Then our inverse image P = φ−1(P 0) in the Klein disk is the point (x, y), where x and y have the values just deﬁned. That is, Ã ! 2 0 2 0 −1 0 0 −d (x − x0) 0 −d (y − y0) 0 φ (x , y ) = 2 2 + x , 2 2 + y . d + 4r0 d + 4r0 The Geometer’s Sketchpad script pd_to_kd.gss implements the inverse isomorphism. Given a point (x0, y0) in the Poincar´e disk, the script returns the corresponding point φ−1(x0, y0) in the Klein disk. Finally, we are ready to describe how we construct Klein circles. 9. i) (kcntrpt.gss) Construct a Klein circle, given its center and a point on the circle. Given: Klein points O and P . To Construct: The K-circle centered at O with radius OP . a) Using the isomorphism φ between the Klein disk and Poincar´edisk described above (implemented with the tool kd_to_pd.gss), ﬁnd the images O0 = φ(O) and P 0 = φ(P ) of O and P , respectively in the Poincar´edisk. b) Using a Poincar´edisk model tool (such as Bennett’s centrpt.gss), construct 0 0 0 the Poincar´ecircle centered at O with radius O P . Call this circle c1. 0 c) Choose a point X on the circle c1 deﬁned in the previous step. Using the inverse isomorphism φ−1 between the Poincar´edisk and the Klein disk (im- plemented with the tool pd_to_kd.gss), ﬁnd the inverse image X = φ−1(X0) in the Klein disk.

The Klein circle c2 centered at O with radius OP is the locus of points X as the 0 driver point X moves around circle c1. See Figure 6. ii) (kreﬂpt.gss) Construct the reﬂection of a point about a Klein line. Given: Klein points A and M.

13 Q

S t

A

T M

A' m

S'

T' P

Figure 7: Constructing the reﬂection of a point about a line in the Klein model.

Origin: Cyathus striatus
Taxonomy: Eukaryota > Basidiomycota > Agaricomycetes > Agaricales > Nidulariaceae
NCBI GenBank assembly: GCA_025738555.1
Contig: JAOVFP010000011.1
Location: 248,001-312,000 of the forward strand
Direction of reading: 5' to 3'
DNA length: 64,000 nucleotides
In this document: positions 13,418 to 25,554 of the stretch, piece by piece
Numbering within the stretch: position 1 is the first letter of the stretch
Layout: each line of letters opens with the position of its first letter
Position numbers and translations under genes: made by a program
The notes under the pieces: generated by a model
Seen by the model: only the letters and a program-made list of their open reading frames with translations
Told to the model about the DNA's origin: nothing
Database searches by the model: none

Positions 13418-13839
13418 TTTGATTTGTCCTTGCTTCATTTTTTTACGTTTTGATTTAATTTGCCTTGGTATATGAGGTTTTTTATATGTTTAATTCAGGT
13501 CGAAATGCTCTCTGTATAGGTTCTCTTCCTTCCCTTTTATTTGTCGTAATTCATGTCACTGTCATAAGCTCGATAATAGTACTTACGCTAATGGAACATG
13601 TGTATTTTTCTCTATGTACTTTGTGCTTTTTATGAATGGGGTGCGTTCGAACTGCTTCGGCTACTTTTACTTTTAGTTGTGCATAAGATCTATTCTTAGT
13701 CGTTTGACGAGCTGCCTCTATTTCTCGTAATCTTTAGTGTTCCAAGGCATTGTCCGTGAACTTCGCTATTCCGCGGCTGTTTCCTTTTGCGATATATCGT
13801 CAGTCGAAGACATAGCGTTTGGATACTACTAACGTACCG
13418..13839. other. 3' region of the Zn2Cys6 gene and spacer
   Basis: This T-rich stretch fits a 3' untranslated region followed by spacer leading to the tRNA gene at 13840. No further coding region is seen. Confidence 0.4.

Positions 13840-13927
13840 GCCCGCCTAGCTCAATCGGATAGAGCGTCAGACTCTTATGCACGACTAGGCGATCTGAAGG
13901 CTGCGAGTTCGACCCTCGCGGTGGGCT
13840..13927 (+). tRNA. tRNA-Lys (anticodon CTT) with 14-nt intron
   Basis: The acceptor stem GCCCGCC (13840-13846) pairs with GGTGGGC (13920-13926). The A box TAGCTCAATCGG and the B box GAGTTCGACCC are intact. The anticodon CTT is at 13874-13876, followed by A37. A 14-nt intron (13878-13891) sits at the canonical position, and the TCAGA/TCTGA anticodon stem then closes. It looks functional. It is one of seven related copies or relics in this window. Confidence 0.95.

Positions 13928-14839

←→ To Construct: The point A0 (distinct from A) on K-line AM such that AM ∼= A0M in the Klein sense. A0 is thus the image of A under reﬂection about the K-line ←→ through M which is perpendicular (in the Klein sense) to AM. (Greenberg outlines this construction on p. 262 of [1].) a) Construct the K-line passing through A and M. Call this line t. b) Construct the pole Q of t using Construction #5 (i) given above. ←→ c) Draw Euclidean line QA. This line intersects γ at two points, S and S0. ←→ d) Draw Euclidean line QM. The portion of this line which is a chord of γ is a K-line through M which is perpendicular to t. Call this line m. e) Construct the pole P of m using Construction #5 (i) given above. ←→ ←→ f) Draw the Euclidean lines PS and PS0. Each of these lines intersects γ at another point on γ. Call these additional ideal points T and T 0, respectively. g) Draw Euclidean chord TT 0. TT 0 intersects K-line t at a point A0. A0 is the desired reﬂection of A about line m, with AM ∼= A0M in the Klein sense. See Figure 7. iii) Here we provide an alternate construction for a Klein circle given its center and a point on the circle. This construction does not require measurement or a coor- dinate system, but the resulting circle tends not to be as cleanly represented in Geometer’s Sketchpad as that of Construction #9 (i) above. Given: Klein points O and P . To Construct: The K-circle centered at O with radius OP .

a) Construct the Euclidean circle c1 centered at O with Euclidean radius OP .

b) Choose a point Q on circle c1. ←→ c) Draw line OQ.

14 Q

P

M P' c 2

O c1

Figure 8: Constructing the Klein circle centered at O and with radius OP (without using measurement).

l c1 A

O T

B

M P

Figure 9: Constructing the Klein circle centered at O and with radius OP congruent to AB.

−→ d) Construct the reﬂection of point P about ray OQ. To do this, drop a K- ←→ perpendicular from P to line OQ and let M be the point of intersection. Reﬂect point P using Construction #9 (i) above. Let P 0 be the image of this reﬂection. e) By construction, OP ∼= OP 0 in the sense of Klein. 0 The Klein circle c2 centered at O with radius OP is the locus of points P as Q travels around the Euclidean circle c1. Note that c2 is not a Euclidean circle. See Figure 8.

10. i) (kcntrrd.gss) Construct a Klein circle, given its center and two points, the seg- ment between which determines the radius of the circle. Given: Klein points O, A, and B.